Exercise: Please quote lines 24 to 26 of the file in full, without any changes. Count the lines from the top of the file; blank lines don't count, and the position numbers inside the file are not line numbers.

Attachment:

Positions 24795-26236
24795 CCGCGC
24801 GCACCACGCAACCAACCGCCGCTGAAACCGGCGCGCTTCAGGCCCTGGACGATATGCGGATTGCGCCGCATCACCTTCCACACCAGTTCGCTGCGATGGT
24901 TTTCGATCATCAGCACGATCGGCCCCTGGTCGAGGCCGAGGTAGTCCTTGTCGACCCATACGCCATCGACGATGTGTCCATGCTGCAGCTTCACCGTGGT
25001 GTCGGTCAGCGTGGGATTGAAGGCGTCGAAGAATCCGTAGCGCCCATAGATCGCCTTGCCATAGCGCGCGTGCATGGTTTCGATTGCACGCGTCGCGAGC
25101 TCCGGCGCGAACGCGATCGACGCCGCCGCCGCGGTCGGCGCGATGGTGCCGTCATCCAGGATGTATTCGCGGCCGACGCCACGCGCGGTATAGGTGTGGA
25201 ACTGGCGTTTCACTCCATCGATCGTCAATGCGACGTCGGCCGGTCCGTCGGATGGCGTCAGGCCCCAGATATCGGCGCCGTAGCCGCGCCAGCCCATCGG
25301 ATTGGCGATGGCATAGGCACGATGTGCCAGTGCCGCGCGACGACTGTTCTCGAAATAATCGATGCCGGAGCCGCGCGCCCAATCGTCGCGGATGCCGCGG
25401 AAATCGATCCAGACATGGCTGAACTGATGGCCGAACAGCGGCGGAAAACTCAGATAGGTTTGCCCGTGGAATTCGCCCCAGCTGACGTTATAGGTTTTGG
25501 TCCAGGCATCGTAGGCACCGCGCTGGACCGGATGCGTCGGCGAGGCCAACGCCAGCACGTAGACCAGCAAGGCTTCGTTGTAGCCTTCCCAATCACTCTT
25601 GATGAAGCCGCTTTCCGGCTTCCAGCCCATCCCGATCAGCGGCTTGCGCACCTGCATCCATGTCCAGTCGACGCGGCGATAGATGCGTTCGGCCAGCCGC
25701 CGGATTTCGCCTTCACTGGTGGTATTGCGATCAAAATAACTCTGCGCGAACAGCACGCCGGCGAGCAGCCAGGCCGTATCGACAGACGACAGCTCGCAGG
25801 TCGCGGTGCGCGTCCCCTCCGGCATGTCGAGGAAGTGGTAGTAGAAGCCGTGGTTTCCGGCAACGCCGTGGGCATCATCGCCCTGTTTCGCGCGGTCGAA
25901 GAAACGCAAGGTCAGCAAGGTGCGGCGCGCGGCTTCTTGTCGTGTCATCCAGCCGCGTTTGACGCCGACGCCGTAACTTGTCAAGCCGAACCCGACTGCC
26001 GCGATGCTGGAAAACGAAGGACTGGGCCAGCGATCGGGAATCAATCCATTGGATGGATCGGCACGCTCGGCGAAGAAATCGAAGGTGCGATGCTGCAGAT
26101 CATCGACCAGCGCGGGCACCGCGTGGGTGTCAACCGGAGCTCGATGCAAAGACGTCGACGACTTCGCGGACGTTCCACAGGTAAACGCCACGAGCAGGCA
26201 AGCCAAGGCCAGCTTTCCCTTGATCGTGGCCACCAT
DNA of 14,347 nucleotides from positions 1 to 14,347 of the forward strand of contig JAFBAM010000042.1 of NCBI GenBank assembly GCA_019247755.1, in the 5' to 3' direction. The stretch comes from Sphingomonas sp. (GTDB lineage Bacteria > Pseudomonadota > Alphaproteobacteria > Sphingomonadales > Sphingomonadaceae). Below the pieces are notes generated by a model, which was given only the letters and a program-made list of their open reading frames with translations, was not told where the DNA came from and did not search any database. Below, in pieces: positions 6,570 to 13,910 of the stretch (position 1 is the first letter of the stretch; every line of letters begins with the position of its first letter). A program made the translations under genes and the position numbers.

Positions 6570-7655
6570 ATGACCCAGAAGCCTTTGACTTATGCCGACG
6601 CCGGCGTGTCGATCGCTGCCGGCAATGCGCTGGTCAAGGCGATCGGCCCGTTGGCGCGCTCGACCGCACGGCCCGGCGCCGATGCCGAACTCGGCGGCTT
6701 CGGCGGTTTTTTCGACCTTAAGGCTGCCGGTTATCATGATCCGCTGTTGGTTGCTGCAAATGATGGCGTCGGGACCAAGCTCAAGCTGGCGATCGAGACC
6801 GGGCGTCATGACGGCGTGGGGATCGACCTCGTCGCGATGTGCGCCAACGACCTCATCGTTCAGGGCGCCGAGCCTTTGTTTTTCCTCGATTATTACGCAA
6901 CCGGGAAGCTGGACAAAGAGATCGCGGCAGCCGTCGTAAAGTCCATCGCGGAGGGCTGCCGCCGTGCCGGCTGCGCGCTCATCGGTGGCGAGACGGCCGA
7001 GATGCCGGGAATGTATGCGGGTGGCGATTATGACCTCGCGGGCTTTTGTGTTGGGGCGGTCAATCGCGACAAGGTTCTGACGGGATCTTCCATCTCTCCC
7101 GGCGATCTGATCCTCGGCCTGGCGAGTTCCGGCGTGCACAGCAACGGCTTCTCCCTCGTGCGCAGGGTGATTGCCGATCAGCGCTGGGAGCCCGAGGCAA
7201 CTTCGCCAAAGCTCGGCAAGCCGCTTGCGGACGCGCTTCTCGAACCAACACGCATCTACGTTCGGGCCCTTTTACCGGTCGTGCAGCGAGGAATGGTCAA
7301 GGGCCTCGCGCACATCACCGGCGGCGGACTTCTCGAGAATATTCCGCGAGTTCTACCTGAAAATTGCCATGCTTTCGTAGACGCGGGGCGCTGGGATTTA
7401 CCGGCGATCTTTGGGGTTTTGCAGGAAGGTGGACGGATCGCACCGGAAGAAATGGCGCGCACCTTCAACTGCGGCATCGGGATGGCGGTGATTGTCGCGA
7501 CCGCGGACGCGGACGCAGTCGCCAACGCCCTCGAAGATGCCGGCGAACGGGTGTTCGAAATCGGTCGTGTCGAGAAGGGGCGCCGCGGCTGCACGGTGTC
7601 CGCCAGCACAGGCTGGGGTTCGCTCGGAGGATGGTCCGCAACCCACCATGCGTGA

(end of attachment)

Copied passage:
6901 CCGGGAAGCTGGACAAAGAGATCGCGGCAGCCGTCGTAAAGTCCATCGCGGAGGGCTGCCGCCGTGCCGGCTGCGCGCTCATCGGTGGCGAGACGGCCGA
7001 GATGCCGGGAATGTATGCGGGTGGCGATTATGACCTCGCGGGCTTTTGTGTTGGGGCGGTCAATCGCGACAAGGTTCTGACGGGATCTTCCATCTCTCCC
7101 GGCGATCTGATCCTCGGCCTGGCGAGTTCCGGCGTGCACAGCAACGGCTTCTCCCTCGTGCGCAGGGTGATTGCCGATCAGCGCTGGGAGCCCGAGGCAA